Little star, shining bright

He made such a huge impact as a teenager that Paris Saint-Germain broke the world record transfer fee for a teenager to bring him to the club:

Ronaldinho — or little Ronaldo is a regular for Brazil and was one of their stars during the 2002 World Cup win. He scored a freak goal against England and generally played well but was slightly overshadowed by the other two “R’s”, Ronaldo and Rivaldo.

Brazilian fans were devastated when Luiz Felipe Scolari opted against reuniting the famous “Ro-Ro” duo, and left the controversial Romario at home. Auriverde supporters could soon, however, be consoling themselves with another legendary partnership - the “Ronalds”, and the new black pearl Ronaldinho, top-class striker and dazzling dribbler, could well eclipse his older team-mate at the 2002 FIFA World CupTM Korea/Japan.

Talent runs in the de Assis Moreira family. Ronaldinho’s father was a footballer, his brother Roberto enjoyed a long and successful career with Gremio Porto Alegre, and the youngster followed in their footsteps. Ronaldinho Gaucho burst onto the scene when he was crowned champion and top scorer at the FIFA U-17 World Championship in Egypt in 1997. At the Copa America in 1999 in Paraguay, he scored an unforgettable goal against Venezuela — lobbing one defender, dribbling past another as if he weren’t there and humiliating the keeper with a sublime finish, earning him numerous comparisons with the great Pelé. He certainly could not have hoped for a better first goal for the Seleçao.

He signed for Gremio in 1998, but left the club just two years later after his reputation had spread worldwide. He was on the wanted list of several European clubs, but it was Paris-Saint Germain who managed to secure his services. Although he landed in the French capital in the spring of 2001, it was August before he would play his first official match after a legal wrangle between his former club and his new employers over the small matter of several hundred million French Francs. Ronaldinho made a slow start to his PSG career but soon became one of the stars of the team. His dribbling and free kicks were the class of the French championship and he went on to score nine league goals, his incisive performances earning him a place in the Seleçao.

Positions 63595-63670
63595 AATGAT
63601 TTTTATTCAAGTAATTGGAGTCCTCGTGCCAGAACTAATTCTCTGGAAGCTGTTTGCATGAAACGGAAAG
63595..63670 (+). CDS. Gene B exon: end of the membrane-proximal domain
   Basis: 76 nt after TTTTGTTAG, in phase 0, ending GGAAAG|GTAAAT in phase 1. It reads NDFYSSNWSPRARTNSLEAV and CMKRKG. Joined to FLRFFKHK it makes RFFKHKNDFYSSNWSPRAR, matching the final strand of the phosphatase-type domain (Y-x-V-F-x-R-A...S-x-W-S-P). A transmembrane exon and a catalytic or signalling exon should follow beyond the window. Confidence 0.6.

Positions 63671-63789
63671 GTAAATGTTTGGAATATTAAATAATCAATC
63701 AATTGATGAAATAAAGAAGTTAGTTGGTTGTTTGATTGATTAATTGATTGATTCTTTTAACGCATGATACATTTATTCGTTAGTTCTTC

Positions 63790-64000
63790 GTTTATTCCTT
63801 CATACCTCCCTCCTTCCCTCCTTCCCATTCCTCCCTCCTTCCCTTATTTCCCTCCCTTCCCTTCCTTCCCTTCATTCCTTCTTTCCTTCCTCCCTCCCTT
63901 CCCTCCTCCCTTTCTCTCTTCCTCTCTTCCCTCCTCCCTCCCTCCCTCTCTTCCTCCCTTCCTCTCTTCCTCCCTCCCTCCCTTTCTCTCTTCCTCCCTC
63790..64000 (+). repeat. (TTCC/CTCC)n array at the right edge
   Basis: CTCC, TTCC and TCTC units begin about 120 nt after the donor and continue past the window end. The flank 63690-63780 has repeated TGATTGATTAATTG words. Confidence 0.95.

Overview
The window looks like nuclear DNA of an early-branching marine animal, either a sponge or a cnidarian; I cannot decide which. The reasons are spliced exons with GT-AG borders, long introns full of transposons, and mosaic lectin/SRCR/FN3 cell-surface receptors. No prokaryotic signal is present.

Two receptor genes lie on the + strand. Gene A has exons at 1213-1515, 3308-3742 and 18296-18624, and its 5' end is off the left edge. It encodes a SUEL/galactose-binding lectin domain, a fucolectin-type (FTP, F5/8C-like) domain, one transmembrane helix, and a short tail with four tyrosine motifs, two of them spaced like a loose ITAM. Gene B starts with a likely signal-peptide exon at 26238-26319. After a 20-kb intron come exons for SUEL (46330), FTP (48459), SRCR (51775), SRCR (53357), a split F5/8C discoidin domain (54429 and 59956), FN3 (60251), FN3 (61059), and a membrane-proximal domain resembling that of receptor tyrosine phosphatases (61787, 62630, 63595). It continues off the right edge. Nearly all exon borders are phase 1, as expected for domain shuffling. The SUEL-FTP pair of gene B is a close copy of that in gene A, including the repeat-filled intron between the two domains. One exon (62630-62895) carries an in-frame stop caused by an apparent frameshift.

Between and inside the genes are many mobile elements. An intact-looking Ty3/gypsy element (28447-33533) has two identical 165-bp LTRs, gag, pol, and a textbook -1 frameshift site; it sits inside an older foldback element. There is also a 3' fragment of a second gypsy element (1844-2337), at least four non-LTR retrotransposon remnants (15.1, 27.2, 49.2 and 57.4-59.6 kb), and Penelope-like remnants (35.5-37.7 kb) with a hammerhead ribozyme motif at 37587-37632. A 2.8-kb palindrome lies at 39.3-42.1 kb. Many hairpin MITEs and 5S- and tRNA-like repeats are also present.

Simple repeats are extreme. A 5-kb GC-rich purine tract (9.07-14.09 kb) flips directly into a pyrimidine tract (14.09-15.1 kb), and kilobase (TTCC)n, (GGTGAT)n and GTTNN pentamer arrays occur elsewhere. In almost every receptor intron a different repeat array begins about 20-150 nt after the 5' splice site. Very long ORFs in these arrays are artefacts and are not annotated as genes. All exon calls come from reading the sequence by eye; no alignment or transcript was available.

When he twice finished top-scorer, in the 2000 FIFA Confederations Cup (with six goals) and in qualifying for the Olympic Games in Sydney (nine goals), Ronaldinho began to eclipse his idol Romario, culminating in Scolari abandoning the veteran for the precocious youngster. “I’ve known him since he was 14,” admitted Romario. “He followed me when I was at Gremio and in the youth teams. It’s easier for me to play for the Seleçao. We know each other as well on the pitch as off it.”

The Gremio prodigy has asserted himself more and more with each appearance, becoming almost indispensable to Scolari’s plans. His alertness and daring have revived a Brazilian attack practically moribund since the injury to Ronaldo.

The versatile Ronaldinho is as comfortable wearing the number 10 shirt as he is leading the attack, but with Ronaldo back in business, a partnership between the two could be devastating. Each blessed with exceptional pace, incredible dribbling and finishing that most players can only dream of, the two Brazilian strikers believe their time has come. “I prefer to play with Ronaldo, because I know him best,” the darling of the shantytowns recently admitted, before going on to underline his faith in his own ability. “I think I’m good enough to play every match. But I still have to prove myself both in training and at match level.”